Sometimes a pet portrait can serve as more than a way to show that you cherish your pet. Perhaps a portrait can serve as a memorial for a pet who has passed away. Or sometimes, a portrait can help to preserve a very sweet memory of your pet. Or sometimes, it can serve as all of the above - as my most recent pet portrait commission.
A few weeks ago I got a call from a woman interested in a pet portrait. I answered a gamut of questions for her before she came around to explain to me her unique situation. Donna expressed concern for my ability to complete the portrait. But, she also said it was very important for her to have an image of her Sheltie to remember her by.
The problem was that she had only one photo of her beloved Sheltie, who had passed away a few years prior (hence why she wanted a portrait done). And it was a photo - not a digital file (remember those? LOL). I reassured her - explaining that while its nice to have several pictures to choose from, only one photo is really necessary to complete a portrait.
But that wasn't all of it. "Its tiny," she explained. 4 x 4 inches to be exact. Of all my experience in pet portraiture, I've never been asked to work from such a tiny reference photo. But still, I was confident that the size would not be a concern, and that I would try my best to get the appropriate amount of detail.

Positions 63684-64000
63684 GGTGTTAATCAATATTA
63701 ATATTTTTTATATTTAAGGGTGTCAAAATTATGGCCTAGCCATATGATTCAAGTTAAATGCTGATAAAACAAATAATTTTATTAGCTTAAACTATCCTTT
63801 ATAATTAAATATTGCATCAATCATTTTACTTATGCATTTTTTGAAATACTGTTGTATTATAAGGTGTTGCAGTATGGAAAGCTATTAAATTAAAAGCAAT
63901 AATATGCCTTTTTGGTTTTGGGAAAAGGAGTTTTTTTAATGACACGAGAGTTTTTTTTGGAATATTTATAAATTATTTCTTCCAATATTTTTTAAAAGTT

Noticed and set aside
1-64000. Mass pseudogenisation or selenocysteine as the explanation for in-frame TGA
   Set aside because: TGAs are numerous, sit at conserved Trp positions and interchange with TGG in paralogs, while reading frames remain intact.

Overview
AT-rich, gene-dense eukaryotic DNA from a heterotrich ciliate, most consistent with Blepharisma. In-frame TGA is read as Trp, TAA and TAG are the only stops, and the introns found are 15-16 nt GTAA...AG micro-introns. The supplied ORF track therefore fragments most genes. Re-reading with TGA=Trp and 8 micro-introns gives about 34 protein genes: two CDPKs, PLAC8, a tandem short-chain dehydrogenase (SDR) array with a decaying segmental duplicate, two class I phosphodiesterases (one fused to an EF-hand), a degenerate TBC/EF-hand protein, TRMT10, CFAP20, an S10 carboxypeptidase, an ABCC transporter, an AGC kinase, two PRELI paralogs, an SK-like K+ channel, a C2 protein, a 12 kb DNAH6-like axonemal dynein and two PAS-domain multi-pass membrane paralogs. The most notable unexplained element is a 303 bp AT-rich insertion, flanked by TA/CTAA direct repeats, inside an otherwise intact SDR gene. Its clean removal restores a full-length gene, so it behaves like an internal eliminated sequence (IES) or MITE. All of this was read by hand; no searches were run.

But wait, there's more! Donna went on even further with her concerns. "Well," she said, "Its...stuck." I waited for her to stumble over the rest of the explanation. (I was a tad confused). The photo was literally STUCK in its frame. After being in a frame for so many years, possibly being moved from room to room, home to home, had adhered to the glass in the frame. Furthermore, moisture had entered the frame, which caused stains on the photo, in addition to some color fading due to sunlight exposure.
But still, I was fairly confident I could complete the commission. We met a few weeks later for me to pick up the photo allegedly damaged. And this is what I got:
In the picture above, you can see how desaturated the colors are, as well as the lack of detail in the fur (because the photo was taken dusk). Around the edges you can see the yellowing on the photo (due to age) and the border of moisture that adhered the photo to the glass.
Well, you know what they say - When life gives you lemons - MAKE LEMONADE!
I'm not going to lie - this portrait was challenging, to say the least. As an artist, I've been faced with many difficult tasks that require a lot of experimentation and problem solving - and sometimes you have to really think outside of the box to get a job done. Artists have to constantly be on top of their game - with not only the creativity to be original, but the ingenuity to create new ways to jump hurdles (or at least go around them.)
While working on this portrait, I hd to constantly remind myself of the color difference - that the photo's hues were distorted and faded. In addition, I had to compensate for the overall darkness, especially in the Sheltie's face and hair. Lastly, I had to look through the stains to try and see the detail in the background and foreground. Oh, and glass = glare, and glare makes a portrait VERY difficult! =P
And so, after a challenging battle with the infamous "impossible portrait"...
Alas, Donna's fondest memory of her Sheltie at the beach is not preserved in colored pencil! =]
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I eat, sleep, and breathe art. I'm fond of horses and put ketchup on everything. =]